In 1963, Buick launched the Riviera luxury coupe (the Americans preferred to use the designation hardtop), which replaced the previous Super model. At the time, it was the first model in this segment for the GM concern, but a successful one. Competitors were, for example, the Ford Thunderbird or the then Chrysler 300C. The press of the time sang nothing but praise about the Riviera, and even the name, evoking the French south coast, had style. Buick used it earlier for the Buick Roadmaster Riviera coupe. In 1965, however, production was terminated, and a year later, the second generation of the luxury coupe, which will be the subject of today’s article, came to the market.

The new Riviera was longer (around 5.5 meters), wider and also 91 kilograms heavier. Due to new safety standards in the US, it had a deformable steering column, soft surfaces in the interior and a dual-circuit brake system. Already in 1968, it was modernized and got new larger bumpers, overall the design of the car calmed down a bit. This is the model you see in the photos. The particular car is from Texas, has been in Denmark since 2015 and is in original condition. The paintwork of the car was also original at the time of the photo shoot, but unfortunately it was unprofessionally polished in the past. Only the side indicators are finished due to regular technical inspections. At the same time, I considered those to be original because of their shape.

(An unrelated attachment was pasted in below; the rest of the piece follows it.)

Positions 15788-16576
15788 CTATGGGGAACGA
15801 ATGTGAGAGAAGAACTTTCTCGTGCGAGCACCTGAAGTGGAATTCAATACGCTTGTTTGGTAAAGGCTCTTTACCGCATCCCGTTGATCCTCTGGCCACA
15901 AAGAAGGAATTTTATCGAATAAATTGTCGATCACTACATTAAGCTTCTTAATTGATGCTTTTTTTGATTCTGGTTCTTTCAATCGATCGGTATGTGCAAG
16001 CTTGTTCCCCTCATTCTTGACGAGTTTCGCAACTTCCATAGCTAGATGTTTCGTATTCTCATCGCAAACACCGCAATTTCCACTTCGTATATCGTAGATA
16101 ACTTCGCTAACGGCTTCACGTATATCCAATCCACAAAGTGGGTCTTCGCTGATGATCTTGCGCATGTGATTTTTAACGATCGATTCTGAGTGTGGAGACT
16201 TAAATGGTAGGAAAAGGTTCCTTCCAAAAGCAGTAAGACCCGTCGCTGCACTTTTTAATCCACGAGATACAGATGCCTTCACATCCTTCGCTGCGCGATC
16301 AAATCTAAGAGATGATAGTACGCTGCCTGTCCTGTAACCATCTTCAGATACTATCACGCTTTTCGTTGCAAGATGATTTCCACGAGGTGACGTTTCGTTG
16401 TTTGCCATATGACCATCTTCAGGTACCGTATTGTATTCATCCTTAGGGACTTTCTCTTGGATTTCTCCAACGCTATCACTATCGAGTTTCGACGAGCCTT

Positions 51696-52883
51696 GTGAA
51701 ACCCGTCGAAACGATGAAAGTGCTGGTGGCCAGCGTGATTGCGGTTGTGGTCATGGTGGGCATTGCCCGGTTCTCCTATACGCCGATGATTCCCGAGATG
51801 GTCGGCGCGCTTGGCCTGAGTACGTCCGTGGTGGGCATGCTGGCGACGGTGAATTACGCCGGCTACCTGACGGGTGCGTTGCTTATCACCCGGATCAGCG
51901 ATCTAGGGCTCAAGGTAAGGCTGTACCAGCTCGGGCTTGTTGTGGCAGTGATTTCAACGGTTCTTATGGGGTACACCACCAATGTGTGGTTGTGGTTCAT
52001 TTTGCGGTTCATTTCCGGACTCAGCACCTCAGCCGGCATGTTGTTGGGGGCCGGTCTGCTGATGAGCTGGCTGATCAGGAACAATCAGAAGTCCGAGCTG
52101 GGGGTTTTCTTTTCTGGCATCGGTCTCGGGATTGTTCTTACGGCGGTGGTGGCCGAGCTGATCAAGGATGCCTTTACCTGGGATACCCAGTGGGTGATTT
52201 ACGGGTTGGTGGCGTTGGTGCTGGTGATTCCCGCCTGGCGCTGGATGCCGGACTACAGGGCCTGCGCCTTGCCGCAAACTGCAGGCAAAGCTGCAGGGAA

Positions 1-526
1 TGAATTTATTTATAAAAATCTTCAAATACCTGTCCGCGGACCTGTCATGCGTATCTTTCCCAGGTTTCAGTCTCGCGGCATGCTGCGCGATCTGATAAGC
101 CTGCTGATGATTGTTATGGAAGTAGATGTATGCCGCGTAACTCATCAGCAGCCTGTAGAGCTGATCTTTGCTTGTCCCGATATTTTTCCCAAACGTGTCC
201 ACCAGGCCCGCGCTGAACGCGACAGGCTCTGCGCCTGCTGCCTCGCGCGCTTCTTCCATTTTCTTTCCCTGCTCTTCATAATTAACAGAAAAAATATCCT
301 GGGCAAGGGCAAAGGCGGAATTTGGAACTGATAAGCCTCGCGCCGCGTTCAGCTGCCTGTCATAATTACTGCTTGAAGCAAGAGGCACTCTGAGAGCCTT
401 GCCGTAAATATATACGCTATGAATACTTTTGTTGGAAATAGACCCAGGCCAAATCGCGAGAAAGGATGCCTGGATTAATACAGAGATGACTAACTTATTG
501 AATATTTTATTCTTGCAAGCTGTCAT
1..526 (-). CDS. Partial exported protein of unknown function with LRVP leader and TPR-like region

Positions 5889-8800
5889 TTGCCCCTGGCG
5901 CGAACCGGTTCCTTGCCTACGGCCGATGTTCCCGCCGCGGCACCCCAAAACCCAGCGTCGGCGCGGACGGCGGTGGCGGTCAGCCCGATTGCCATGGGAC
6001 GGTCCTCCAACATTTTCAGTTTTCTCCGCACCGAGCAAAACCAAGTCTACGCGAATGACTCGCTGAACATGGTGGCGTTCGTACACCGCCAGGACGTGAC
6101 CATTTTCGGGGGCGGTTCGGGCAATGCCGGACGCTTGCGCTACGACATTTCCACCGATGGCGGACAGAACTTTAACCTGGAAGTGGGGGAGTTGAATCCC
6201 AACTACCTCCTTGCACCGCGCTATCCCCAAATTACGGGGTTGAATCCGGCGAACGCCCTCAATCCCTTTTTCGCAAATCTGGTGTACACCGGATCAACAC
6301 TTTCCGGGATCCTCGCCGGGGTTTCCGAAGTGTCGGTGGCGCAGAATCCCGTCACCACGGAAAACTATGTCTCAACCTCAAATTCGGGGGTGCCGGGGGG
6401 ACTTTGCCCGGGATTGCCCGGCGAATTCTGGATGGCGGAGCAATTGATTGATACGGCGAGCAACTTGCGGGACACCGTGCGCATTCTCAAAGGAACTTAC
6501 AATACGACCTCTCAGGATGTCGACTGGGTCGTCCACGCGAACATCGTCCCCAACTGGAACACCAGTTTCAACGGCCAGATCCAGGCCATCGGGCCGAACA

Foto: Mikka

It really suits the Riviera on the beach.

I like original wheels. The last time I drove a Buick (it was a Skylark) it was a modified coupe, so I’m glad the Riviera looks the way it does. The front lights are tiltable. They normally hide under the hood, and when you turn on the light, they pop out into the front fascia. And for the first time ever, wipers were hidden under the long hood. In this case, the roof is in the same color as the rest of the body, but some owners have paid extra for vinyl. The doors are huge and let you into a great interior.

The interior is a comfortable kingdom